When I was three, my mom walked into the living room and saw me hugging the television set. “I love you, Mister Rogers,” I said. My own daughter was a toddler when Daniel Tiger’s Neighborhood debuted. When I heard the familiar theme song for the first time in nearly 30 years, my eyes filled with tears – not from memories of the show, but rather from remembering how Mister Rogers had made me feel. It was like getting a hug from an old friend.
Angela Santomero, the creator of Daniel Tiger’s Neighborhood and “Fred’s number one fan” told me that she created Daniel Tiger to honor Fred Rogers and share his approach to teaching social-emotional skills with a new generation of parents and children. “There’s a strong need for the ‘Freddish approach’ to life,” said Santomero, including “speaking to kids in an honest, open, genuine, and respectful way.”
Mister Rogers approached the world – and his conversations with kids about the world – with a “fearless authenticity.” He treated children’s concerns with dignity, from the loss of a pet to the fear of going down the drain. For example, when he arrived on set one day and found a dead goldfish in his aquarium, he used this unexpected moment to talk to his young audience about death and to share childhood memories about how he felt when his dog had died.
What is Mentionable is Manageable
Santomero said that goes back to one of Roger’s guiding principles: “What is mentionable is manageable.” For kids, this means giving them an expressive vocabulary for their feelings, a safe place to talk about them, and support in solving their problems. Or as Santomero put it, “You feel your feelings, you label them, and then you solve the problem. If we can talk about it, we can deal with it.”
Managing “Big Feelings”
Children can be easily overwhelmed by “big feelings,” and the intensity of these emotions can scary and confusing. Fred Rogers helped adults step into the shoes of kids, reminding them, “Young children don’t know that sadness isn’t forever. It’s frightening for them to feel that their sadness may overwhelm them and never go away. That ‘the very same people who are sad sometimes are the very same people who are glad sometimes’ is something all parents need to help their children come to understand.”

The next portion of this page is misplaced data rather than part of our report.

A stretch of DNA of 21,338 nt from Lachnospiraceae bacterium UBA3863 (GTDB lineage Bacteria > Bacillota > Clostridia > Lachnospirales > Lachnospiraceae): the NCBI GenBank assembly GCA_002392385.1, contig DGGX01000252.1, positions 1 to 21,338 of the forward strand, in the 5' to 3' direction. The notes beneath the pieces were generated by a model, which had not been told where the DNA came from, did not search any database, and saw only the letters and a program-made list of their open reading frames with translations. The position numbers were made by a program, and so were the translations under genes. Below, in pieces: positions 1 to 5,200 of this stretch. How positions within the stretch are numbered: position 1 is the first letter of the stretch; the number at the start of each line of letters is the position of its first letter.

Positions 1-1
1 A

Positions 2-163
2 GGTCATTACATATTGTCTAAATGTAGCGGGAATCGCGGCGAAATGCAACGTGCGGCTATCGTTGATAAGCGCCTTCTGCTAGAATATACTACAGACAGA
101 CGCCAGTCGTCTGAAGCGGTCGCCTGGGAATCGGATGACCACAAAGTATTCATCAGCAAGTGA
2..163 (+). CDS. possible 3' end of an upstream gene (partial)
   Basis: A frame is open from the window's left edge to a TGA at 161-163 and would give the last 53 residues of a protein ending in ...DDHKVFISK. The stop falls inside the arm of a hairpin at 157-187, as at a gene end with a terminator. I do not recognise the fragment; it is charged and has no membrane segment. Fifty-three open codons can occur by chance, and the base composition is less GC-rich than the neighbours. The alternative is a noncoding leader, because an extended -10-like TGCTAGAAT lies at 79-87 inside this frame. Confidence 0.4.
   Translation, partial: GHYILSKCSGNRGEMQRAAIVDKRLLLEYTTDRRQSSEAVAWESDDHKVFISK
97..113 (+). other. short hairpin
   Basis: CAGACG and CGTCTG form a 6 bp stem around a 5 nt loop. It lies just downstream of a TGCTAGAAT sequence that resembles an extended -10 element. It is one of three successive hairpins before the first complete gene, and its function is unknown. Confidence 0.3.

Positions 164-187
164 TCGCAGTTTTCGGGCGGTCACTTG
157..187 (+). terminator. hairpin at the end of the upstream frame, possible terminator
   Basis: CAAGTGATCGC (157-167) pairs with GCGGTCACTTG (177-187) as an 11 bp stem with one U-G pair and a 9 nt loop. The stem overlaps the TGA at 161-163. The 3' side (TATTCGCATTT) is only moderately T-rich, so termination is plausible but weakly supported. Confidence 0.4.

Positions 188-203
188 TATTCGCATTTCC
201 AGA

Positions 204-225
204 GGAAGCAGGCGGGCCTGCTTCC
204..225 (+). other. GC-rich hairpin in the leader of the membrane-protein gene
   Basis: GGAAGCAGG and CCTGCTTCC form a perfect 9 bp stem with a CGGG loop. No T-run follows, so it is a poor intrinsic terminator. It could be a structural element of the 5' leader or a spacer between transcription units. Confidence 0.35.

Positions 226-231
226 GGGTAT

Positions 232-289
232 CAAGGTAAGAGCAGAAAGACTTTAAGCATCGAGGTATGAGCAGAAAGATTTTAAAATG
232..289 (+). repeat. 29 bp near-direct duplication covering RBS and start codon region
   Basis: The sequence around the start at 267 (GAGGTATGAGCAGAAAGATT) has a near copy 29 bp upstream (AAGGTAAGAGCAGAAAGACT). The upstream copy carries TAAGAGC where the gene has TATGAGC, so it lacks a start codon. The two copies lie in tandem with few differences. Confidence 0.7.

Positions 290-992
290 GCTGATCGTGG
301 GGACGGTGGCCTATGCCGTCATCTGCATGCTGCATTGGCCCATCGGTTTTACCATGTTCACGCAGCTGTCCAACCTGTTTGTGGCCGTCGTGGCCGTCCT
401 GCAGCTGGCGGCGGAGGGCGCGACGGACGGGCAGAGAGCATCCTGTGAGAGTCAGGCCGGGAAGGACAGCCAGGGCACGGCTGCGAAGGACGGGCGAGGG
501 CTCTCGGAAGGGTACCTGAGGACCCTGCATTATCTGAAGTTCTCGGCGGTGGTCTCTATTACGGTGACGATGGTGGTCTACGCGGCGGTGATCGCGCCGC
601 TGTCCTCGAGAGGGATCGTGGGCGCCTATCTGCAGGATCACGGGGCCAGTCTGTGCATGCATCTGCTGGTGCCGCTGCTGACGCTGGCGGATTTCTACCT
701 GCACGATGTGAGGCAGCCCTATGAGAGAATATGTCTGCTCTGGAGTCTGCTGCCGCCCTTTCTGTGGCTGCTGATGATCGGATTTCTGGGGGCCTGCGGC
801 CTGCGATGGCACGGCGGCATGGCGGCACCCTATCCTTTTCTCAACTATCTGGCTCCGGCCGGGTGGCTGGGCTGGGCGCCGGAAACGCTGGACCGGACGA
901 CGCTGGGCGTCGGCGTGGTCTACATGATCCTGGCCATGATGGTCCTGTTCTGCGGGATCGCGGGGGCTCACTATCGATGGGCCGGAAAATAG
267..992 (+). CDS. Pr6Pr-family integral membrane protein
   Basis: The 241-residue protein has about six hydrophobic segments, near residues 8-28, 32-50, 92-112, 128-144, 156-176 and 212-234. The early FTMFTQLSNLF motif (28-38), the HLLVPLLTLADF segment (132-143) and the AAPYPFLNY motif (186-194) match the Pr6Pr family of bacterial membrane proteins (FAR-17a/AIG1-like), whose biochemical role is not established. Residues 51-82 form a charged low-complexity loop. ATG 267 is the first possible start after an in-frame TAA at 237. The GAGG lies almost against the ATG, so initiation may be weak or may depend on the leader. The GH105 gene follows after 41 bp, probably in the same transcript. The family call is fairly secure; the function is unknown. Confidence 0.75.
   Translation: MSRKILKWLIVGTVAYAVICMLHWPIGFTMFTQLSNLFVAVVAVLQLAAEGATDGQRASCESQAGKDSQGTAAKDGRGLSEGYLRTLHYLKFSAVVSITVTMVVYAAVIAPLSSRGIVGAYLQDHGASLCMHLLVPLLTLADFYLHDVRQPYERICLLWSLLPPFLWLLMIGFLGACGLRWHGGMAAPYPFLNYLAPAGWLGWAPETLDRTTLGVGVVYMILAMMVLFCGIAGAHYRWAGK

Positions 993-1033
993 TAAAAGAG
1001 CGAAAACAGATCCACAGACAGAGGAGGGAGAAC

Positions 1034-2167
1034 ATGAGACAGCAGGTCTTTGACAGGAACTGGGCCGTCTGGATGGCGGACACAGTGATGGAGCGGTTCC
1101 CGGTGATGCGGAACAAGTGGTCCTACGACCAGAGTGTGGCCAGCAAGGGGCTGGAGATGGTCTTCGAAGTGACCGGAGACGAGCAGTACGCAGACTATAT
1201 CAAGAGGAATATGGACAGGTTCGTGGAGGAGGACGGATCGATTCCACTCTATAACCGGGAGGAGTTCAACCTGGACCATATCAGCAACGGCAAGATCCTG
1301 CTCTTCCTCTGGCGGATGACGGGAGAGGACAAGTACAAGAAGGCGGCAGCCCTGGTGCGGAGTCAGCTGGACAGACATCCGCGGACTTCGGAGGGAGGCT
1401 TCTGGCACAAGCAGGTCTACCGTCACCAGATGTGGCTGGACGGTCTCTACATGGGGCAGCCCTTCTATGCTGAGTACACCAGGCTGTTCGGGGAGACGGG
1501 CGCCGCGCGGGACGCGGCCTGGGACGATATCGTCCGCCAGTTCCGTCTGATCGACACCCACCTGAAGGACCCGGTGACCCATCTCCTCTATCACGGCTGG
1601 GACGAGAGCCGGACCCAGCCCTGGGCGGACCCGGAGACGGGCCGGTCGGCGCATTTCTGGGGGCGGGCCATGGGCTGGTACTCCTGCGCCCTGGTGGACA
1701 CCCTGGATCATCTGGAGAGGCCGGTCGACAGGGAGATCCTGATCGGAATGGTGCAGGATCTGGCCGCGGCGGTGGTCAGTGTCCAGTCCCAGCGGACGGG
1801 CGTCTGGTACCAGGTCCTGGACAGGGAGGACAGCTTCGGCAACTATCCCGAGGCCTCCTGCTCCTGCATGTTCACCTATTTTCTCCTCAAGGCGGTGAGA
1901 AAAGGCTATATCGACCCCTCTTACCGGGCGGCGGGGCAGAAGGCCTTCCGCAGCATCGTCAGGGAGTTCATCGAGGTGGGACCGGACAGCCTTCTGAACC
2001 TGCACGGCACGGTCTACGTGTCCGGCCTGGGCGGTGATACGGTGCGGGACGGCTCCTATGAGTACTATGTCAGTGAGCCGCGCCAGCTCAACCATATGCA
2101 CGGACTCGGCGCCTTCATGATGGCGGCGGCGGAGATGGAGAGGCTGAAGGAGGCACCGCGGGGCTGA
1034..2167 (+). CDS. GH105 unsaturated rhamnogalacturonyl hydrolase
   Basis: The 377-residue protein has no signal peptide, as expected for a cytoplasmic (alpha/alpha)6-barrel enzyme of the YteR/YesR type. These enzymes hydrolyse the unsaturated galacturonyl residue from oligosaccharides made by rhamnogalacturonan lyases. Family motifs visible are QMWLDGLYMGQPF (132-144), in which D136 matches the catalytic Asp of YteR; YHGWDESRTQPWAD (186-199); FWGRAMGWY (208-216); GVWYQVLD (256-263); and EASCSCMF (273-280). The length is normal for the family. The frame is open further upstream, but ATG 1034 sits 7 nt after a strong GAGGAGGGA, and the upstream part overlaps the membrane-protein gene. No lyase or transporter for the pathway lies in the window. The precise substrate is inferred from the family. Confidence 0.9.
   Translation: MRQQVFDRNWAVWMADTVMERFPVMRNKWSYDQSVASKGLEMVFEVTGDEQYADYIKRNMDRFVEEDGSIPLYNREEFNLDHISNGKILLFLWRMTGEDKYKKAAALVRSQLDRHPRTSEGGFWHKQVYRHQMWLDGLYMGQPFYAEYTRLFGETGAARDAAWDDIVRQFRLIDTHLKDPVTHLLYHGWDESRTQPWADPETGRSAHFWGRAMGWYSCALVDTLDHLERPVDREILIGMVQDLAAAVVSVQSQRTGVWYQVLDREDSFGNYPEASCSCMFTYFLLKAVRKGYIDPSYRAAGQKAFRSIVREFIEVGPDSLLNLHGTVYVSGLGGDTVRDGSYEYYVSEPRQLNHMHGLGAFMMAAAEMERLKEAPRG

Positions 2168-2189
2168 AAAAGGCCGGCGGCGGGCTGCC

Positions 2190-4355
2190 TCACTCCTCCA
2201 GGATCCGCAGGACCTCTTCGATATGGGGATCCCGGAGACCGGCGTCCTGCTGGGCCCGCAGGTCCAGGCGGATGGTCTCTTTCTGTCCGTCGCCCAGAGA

Simple Strategies for Parents and Kids
Fred Rogers was always addressing two audiences. He offered children lessons about empathy, emotions, and growing up – and he also offered parents simple strategies for helping their children grow and thrive.
Fred Roger’s techniques were grounded in his study of child development, said Santomero. “There was a reason behind everything he did,” said Santomero. “It was all very child centered. You get down on the floor and play with them, and then you see what that comes from that interaction.” He modeled how to “respectfully communicate with preschoolers by giving them time to think and by speaking directly to them — with love, warmth and a strong connection.”
“It’s You I Like”
For Fred Rogers generations of fans, it wasn’t just the strategies that we responded to – it was how we felt during our “conversations” with him, even though these interactions were mitigated by a screen. In his gentle way, he communicated his belief in the inherent dignity of each individual, reminding us that “You are special to me” and “It’s you I like”:
It’s you I like,
It’s not the things you wear,
It’s not the way you do your hair
But it’s you I like.
The way you are right now,
The way down deep inside you . . .
As Santomero said, “You are special” isn’t about “effortless trophies.” Rather, it’s about “the power of one person who can look you right in the eye and say, you are going to do something great in this world. As you watched Mister Rogers’ Neighborhood, you felt, through the TV, that Fred believed in you.”
Recently, a friend told me that this message from Mister Rogers offered her a hand in the darkness during a difficult childhood: “I can’t even read his name without tearing up. During those rough years, Sesame Street taught me to read, and Mister Rogers taught me to hope.”
Shortly before his death in 2003, Fred Rogers recorded this message for the adults who grew up “in his neighborhood”:
I would like to tell you what I often told you when you were much younger. I like you just the way you are. And what’s more, I’m so grateful to you for helping the children in your life to know that you’ll do everything you can to keep them safe. And to help them express their feelings in ways that will bring healing in many different neighborhoods. It’s such a good feeling to know that we’re lifelong friends.
Happy birthday, Fred Rogers. And thank you.